Detlev Vagts was an eminent Professor of Law at Harvard Law School with particular knowledge of Europe, from the history of many of its countries to the various legal and professional cultures of the continent. He was a leading figure of the post-World War II group of internationalists teaching at Harvard Law School. He was a bridge builder, in particular with legal systems and legal cultures in the Atlantic area. He is known for putting the internationalization of the legal professions on the map of globalization of the law. Detlev Vagts has always commented on internationally sensitive and current issues, in particular in his role as the editor and editor in chief of the American Journal of International Law. He always treasured his European background and embedded his teaching and writing in a true comparative tradition. He was a calm and firm voice in matters of international law for many years even in times in the eyes of hurricanes of the Harvard Law School itself.
Because it is essential for a sophisticated overview of Switzerland and Swiss legal culture during and after World War II to have an understanding of the pivotal elements of Switzerlands neutrality in the perception of non-Swiss observers (Drittsicht) and Swiss participants (Selbstsicht) themselves, this summary is more extensive.
In the text Detlev Vagts deals with issues at hand under the title I territorial integrity of a neutral, II trade by neutrals, III neutrals as intermediaries, IV refugee policy and V financial matters.
1) territorial integry of a neutral.
In the passage territorial integrity of a neutral Detlev Vagts notes that Switzerland was not invaded in World War II by either side, but that there were incursions into its airspace by both sides. During the period between the fall of France and the start of the war against the Soviet Union in the summer of 1941, Switzerland lived under the Sword of Damocles of the Third Reich; it became known afterwards that the German general staff had been ordered to prepare a contingency plan for “Operation Tannenbaum”, planning the invasion of Switzerland, which after Hitler’s focus shifted east became less probable.
During the war, Switzerland was never compelled to allow German armed forces transit rights across the country. Thus, the only German soldiers who were ever transported across Switzerland were 3000 troops so severely wounded that Swiss army doctors concluded that they would be unfit for service for a long time. The Allies also never invaded Switzerland, but they flew over the country on many occasions. The Swiss were rarely able to intercept these flights, often because they lacked night fighters. The Allied flights often crossed Switzerland en route from England to targets in northern Italy. In about ten cases, bombs were dropped on Swiss territory, most seriously in the city of Schaffhausen on April 1, 1944. In addition, the Royal Air Force bombed Basel twice. Many Allied entries into Swiss airspace were by bombers damaged in action over targets in Germany and unable to return home. In the closing months of the war, the Swiss government, according to Detlev Vagts after “considerable soul-searching”, decided to permit a substantial deviation from neutral behaviour in the matter of transport of British troops from Italy to Britain for redeployment while war with Germany was still in progress.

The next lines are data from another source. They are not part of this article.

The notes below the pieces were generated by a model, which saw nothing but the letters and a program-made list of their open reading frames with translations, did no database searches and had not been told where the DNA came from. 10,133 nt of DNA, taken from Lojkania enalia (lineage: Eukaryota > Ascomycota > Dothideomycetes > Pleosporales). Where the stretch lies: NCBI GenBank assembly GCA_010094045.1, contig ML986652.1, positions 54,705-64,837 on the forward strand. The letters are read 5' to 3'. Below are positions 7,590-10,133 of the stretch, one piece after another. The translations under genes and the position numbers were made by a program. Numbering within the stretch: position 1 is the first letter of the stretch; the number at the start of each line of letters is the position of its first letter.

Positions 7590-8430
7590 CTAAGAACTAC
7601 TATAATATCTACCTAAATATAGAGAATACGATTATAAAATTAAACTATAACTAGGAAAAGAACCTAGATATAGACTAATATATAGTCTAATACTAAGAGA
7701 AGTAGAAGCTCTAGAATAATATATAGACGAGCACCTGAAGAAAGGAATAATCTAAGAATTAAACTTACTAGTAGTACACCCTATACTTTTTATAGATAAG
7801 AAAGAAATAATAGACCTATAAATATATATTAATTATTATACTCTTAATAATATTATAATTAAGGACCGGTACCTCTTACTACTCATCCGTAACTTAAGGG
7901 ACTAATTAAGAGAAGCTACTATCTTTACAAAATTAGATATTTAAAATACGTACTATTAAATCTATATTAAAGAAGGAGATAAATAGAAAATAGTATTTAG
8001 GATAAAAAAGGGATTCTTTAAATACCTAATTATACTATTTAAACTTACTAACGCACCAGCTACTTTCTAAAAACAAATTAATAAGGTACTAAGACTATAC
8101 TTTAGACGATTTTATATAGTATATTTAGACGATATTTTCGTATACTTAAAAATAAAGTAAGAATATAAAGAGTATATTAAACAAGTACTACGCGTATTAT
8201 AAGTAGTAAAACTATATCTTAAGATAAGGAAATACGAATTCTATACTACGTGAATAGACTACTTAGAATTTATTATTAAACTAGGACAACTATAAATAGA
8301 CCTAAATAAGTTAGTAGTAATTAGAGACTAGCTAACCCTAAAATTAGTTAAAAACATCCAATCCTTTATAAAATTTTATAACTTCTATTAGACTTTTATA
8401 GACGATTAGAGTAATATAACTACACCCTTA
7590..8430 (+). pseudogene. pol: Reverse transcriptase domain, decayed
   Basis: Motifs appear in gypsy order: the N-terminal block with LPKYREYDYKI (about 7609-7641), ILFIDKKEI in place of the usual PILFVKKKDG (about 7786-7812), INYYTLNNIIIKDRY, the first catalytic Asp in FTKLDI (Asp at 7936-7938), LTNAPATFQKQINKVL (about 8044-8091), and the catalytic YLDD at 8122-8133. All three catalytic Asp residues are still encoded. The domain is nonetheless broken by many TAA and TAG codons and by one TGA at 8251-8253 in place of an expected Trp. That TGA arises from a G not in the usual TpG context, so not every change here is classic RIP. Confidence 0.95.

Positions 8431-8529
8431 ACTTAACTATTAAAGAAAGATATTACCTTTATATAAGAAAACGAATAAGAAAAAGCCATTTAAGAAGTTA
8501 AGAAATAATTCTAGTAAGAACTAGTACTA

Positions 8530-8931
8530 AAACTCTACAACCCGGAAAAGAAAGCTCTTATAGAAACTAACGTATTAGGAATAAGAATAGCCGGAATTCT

2) Trade by neutrals
Trade by neutrals with warring parties was permitted under the traditional rules. Detlev Vagts shows that the expressions of indignation in the current writings about Switzerland during the war at the fact that the Swiss traded with the Nazi are ill-founded. The trade not only was legal, but inevitable. The dependency of the Nazi regime on Switzerland and Switzerland on the Nazi regime was reciprocal for the Swiss could not have survived without German supplies. Detlev Vagts shows that two aspects of Swiss trade policy seem vulnerable to criticism as departures from the legal rules on neutrality. First the Swiss government in effect advanced funds to Germany so that it could import Swiss goods. In 1941, under German pressure, Switzerland forbade the export of goods through the mail.